Just like meeting recordings, all your screen recordings are transcribed automatically. That means your team get to find the moments they need faster. Once you know the areas you want to tackle, you and your team can leave comments, create threads, and collaborate directly from the recording.

When you can’t make it: How to have an asynchronous Head of Department Meeting

Sometimes, the stars (or more like calendars) just don't align. Enter the asynchronous HoD meeting. With Claap, you can share updates via video, get transcripts for clarity, and even enjoy AI-powered notes to make the minutes feel less like an hour. The beauty of this approach is that it allows flexibility - your CTO in Seattle can leave a video update for your Marketing Head in London to review with their morning tea.

Remember, though, async meetings can sometimes miss the heat and immediacy of live discussions. So, ensure to create a communication rhythm that's as smooth as a jazz saxophonist's solo to keep everyone engaged and in the know.

Sometimes, team members may not be able to attend a live Sprint Retrospective Meeting. In these cases, an asynchronous meeting can be a powerful tool.


Download either the Chrome extension or desktop app. Then all you have to do is click on the Claap icon to name your video, adjust your settings, and start recording.


We feel you… recording yourself can be a bit daunting even if it’s just your screen. Here’s some of our top tips to come in confident, efficient AND effective.

  1. Start with the goal and briefly explain what you’re going to say in one or two sentences. It helps people follow you easily.
  2. Dive into details. Don’t forget to zoom in if it’s something more visual so it’s easy to watch. You don’t want people squinting at their screen.
  3. Pin key moments when you expect feedback so people can react easily. People often forget to make it clear what they expect.
  4. Share it in Slack, Notion, or in a topic‍ to keep your centralized spaces centralized. All you have to do is paste the link and it populates automatically.

NOTE: If this is a recurring meeting with multiple stakeholders, we recommend using a dedicated topic where you can organize your video content.


  1. Don’t forget to mention people if you expect precise feedback. We like to add “FYI” in front of messages that don’t need any response.
  2. If you need feedback from many stakeholders, use polls. Nobody is going to read comment threads that go on forever. Keep things simple and get everyone involved.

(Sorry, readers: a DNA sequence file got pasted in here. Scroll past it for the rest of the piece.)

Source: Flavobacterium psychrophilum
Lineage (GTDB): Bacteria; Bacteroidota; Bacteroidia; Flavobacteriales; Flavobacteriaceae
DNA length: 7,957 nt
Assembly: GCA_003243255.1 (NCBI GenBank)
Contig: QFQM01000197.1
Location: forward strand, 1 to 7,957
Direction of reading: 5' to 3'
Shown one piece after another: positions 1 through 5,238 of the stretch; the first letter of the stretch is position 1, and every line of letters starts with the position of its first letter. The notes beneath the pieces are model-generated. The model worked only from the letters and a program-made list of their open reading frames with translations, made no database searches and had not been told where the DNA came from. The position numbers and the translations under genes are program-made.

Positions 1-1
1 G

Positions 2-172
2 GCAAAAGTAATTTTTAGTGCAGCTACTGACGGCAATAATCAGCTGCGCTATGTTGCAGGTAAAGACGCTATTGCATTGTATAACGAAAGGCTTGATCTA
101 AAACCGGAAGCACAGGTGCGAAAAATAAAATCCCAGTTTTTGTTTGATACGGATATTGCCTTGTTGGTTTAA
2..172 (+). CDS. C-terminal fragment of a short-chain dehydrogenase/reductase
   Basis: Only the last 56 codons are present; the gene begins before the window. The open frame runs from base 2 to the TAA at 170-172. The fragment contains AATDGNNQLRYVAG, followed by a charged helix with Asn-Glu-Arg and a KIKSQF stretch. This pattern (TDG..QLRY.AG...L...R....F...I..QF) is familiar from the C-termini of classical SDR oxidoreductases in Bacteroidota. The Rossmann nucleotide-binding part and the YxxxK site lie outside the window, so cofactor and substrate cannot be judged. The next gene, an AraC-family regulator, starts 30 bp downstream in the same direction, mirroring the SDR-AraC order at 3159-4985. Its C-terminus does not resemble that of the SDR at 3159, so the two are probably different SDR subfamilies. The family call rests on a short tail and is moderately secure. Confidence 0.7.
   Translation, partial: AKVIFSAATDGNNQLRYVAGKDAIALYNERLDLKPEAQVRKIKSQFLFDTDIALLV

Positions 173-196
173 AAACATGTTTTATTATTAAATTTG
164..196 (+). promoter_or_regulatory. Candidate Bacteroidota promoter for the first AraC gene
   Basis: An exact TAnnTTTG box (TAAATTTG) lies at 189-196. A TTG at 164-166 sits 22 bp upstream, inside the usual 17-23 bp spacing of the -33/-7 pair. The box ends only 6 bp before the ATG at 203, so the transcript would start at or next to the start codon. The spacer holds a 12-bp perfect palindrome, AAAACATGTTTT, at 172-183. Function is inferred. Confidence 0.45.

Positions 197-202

3. If you need more precise feedback, use file attachments or video replies. It’ll help you save a lot of back and forth.
  4. If you need to reply quickly to feedback you get, we recommend installing the Claap App in Slack so you receive and reply to comments directly from there.

How to have sync and async Head of Department Meetings together

The best HoD meetings mix sync and async approaches like a cocktail at a summer party. Having live meetings for real-time discussions, and async meetings for updates and reviews, ensures you get the best of both worlds. Use Claap to record and share video updates, keep track of decisions made, and ensure no piece of information gets left behind like a forgotten umbrella. This blended approach makes your meetings flexible, efficient, and effective, just like your favourite yoga instructor.


  1. Start with a preview to share retro outcomes and identify hot topics:• Use Claap's screen recording to post your retro. Send it to your teammates so they can watch it and add comments.• Comments help identify where a longer discussion is needed. Use unresolved threads to prepare your next meeting agenda.• Tip: Click on 📶 Views to check that all your teammates have watched your update
  2. Followup with a meeting to brainstorm key topics: If anyone missed your meeting or if anybody needs to remind themselves of something that was said, recording your meetings with Claap keeps a trackable log of everything you’ve seen, said, and heard. Discuss unresolved threads in followup meetings and only invite people that are involved to keep the discussion efficient.
  3. Share the meeting recording: This way, action items are easily shared with other stakeholders. And if a decision isn’t clear, they can access the discussion to quickly get context and ask questions.